The third part, consisting of three chapters (and the main contribution of the book), tries to unify the different perspectives. The first chapter presents the nature of uncertainty: the differences in the emphasis within and across the disciplines, the discussions about the irreducibility of risk and uncertainty, and the several ways of structuring uncertainty and a deeper investigation of three topics: disease outbreaks, illicit drug use, and response to environmental problems. The second chapter introduces the diverse metaphors and definitions to uncertainty; although most of them are negative, we can also find positive ones. It also introduces the motives of reducing uncertainty and its moral implications. The third chapter deals with coping and managing uncertainty or even benefiting from it. We can read how uncertainty can be treated (it should be denied, banished, reduced, accepted, tolerated, surrendered, controlled, harnessed, or exploited), understood, and represented, and how we can respond to it, what kind of strategies we can use. But it is important to understand that treatment of uncertainty is not the interest of each participant; for example, terrorists' main tool is creating fear and uncertainty.
The fourth part deals with the conclusions for risk assessment and management through two chapters. The first chapter is about deep uncertainty: how to cope with it in environmental challenges and decision making. As possible resolutions it offers delay to gather information, targeting critical uncertainties by deeper analysis, enlarging the knowledge base through lateral thinking, invoking the precautionary principle, using an adaptive management approach, or building a resilient society. The second chapter deals with the relation of society and uncertainty: cognitive risk perception, social amplification (interaction with psychological, social, or cultural processes), and implications for policy.
So, the main contribution of the book is in my opinion the collection and unification of different approaches--or at least the beginning of this work. This work is not at all easy: as can be found in the second part of the book, huge differences can be found in the approaches, the styles, the tools, and the effects of uncertainty among the disciplinary perspectives. For example, in music, according to the author of the relevant chapter, uncertainty has a positive effect--for me it was already surprising that it has any effect at all. Sometimes it is the base of a discipline (religion) while for others it is something negative that should be avoided. Uncertainty is sometime an opportunity and a challenge in the same context (politics). Sometimes uncertainty is tried to be measured (as in physics) but in other cases not (as in arts). But in my opinion this work is useful and necessary. Of course due to these difficulties the book could not achieve its goal and cannot be considered as a finished work but as the first step of a longer project--as expressed in the book.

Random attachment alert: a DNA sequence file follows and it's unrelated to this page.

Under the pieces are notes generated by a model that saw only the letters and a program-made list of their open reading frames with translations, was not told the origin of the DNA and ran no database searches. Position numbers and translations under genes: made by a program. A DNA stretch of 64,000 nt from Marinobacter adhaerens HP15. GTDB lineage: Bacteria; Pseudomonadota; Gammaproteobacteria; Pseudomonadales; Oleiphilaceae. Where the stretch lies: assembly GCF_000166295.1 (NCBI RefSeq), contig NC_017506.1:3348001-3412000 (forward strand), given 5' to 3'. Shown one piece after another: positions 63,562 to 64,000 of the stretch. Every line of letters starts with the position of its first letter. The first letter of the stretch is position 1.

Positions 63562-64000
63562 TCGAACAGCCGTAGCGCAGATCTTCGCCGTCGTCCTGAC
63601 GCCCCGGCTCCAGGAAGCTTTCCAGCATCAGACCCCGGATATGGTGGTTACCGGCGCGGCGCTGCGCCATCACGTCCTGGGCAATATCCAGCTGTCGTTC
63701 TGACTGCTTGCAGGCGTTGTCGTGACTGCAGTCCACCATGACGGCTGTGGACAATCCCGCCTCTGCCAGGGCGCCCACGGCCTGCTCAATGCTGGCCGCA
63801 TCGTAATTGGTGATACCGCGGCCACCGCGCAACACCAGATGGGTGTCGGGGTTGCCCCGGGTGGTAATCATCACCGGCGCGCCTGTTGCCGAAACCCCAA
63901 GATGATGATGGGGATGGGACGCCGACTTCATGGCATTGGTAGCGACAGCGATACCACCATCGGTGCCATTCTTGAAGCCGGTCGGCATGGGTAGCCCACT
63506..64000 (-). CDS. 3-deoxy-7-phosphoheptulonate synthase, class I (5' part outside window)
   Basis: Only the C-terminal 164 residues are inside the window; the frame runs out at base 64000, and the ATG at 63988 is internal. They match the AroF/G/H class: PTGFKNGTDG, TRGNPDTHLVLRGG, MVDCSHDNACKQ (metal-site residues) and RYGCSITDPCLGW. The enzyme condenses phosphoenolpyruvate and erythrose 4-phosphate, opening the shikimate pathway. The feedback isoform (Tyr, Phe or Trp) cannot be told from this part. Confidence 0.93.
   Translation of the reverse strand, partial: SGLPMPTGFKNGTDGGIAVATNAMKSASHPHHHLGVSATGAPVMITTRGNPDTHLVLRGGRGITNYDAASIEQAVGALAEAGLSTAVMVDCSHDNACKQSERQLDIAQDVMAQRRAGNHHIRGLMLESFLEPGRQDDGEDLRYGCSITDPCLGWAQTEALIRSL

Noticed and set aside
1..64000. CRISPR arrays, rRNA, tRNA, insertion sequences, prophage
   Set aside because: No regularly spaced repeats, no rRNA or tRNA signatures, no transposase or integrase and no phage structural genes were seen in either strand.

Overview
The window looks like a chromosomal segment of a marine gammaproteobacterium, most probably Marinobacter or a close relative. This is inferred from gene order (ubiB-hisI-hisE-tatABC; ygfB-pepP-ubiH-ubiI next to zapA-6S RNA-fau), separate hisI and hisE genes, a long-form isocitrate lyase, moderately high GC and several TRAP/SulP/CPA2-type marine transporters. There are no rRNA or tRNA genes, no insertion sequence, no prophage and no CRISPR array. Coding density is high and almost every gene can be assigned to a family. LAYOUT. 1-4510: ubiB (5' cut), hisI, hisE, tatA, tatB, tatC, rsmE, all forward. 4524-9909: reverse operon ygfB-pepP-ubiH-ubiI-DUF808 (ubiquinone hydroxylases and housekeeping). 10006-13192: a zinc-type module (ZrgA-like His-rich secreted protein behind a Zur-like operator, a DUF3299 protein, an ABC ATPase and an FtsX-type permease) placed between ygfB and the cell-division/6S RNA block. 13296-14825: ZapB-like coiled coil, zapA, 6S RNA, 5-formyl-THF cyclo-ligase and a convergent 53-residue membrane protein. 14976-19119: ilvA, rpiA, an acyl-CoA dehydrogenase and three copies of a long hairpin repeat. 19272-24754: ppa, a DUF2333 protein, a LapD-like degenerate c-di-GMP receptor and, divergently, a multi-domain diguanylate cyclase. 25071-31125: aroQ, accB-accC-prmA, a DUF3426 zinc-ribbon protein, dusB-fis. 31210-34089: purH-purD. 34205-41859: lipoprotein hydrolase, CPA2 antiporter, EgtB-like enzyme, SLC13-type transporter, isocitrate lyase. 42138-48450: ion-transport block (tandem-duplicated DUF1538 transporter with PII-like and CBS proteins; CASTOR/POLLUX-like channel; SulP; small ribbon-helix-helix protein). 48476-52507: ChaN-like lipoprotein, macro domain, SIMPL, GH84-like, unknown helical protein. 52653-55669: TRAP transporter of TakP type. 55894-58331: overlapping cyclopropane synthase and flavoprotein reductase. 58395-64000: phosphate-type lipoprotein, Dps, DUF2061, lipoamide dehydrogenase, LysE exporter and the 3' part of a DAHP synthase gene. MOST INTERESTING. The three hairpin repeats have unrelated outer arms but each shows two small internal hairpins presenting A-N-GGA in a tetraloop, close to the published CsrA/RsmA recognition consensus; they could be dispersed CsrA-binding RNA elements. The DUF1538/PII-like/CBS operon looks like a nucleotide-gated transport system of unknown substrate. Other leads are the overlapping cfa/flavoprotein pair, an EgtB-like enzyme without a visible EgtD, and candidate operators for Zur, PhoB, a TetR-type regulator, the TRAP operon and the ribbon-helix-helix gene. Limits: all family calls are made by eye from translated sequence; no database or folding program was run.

Considering the different chapters the level is very vacillating. We can read some very interesting, practice-based, and well-written chapters such as the one related to SARS but we can also find boring and philosophical chapters. It would have been perhaps useful to give a uniform guide to the authors as a frame or a base of their work to help the comparability of the disciplines. From the other side, the fact that authors come from different sciences and we can find not only academics but also practitioners, is an important value of the book.
Of course I cannot assess the content and profoundness of each chapter, but I think that the 20 chapters could be a bit deeper; for example, the chapter about economics is only seven pages long and it is only about the expected utility theory and its critiques. Insurance does not have an important role in the book either. Mathematics could also have received more attention.
From the other side I sometimes felt that 20 disciplines are too many as a first step. Perhaps some stronger connected disciplines could have been chosen. This way a deeper introduction could have been presented for each topic.
An important advantage of the book is that we can gain inspection into disciplines that were unknown to us and tries to bring it together with our discipline. The different chapters are not difficult to understand; no previous knowledge is necessary in most cases.
So, Uncertainty and Risk: Multidisciplinary Perspectives is a useful work that can be the base of a new science and a lot of further research. It offers a valuable analysis of uncertainty in 20 disciplines and tries to unify common implications and tools. The reader will receive new viewpoints and perspectives after reading the book. I hope that in the future a deeper work will be done in the different disciplines, including the topic of insurance and developing the unification. Thinking multidisciplinary is not easy, but profitable. I am looking forward to the following steps of the work.
Reviewer: Gabor Regos, Corvinus University of Budapest, Hungary; email@example.com
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|Publication:||Journal of Risk and Insurance|
|Article Type:||Book review|
|Date:||Jun 1, 2012|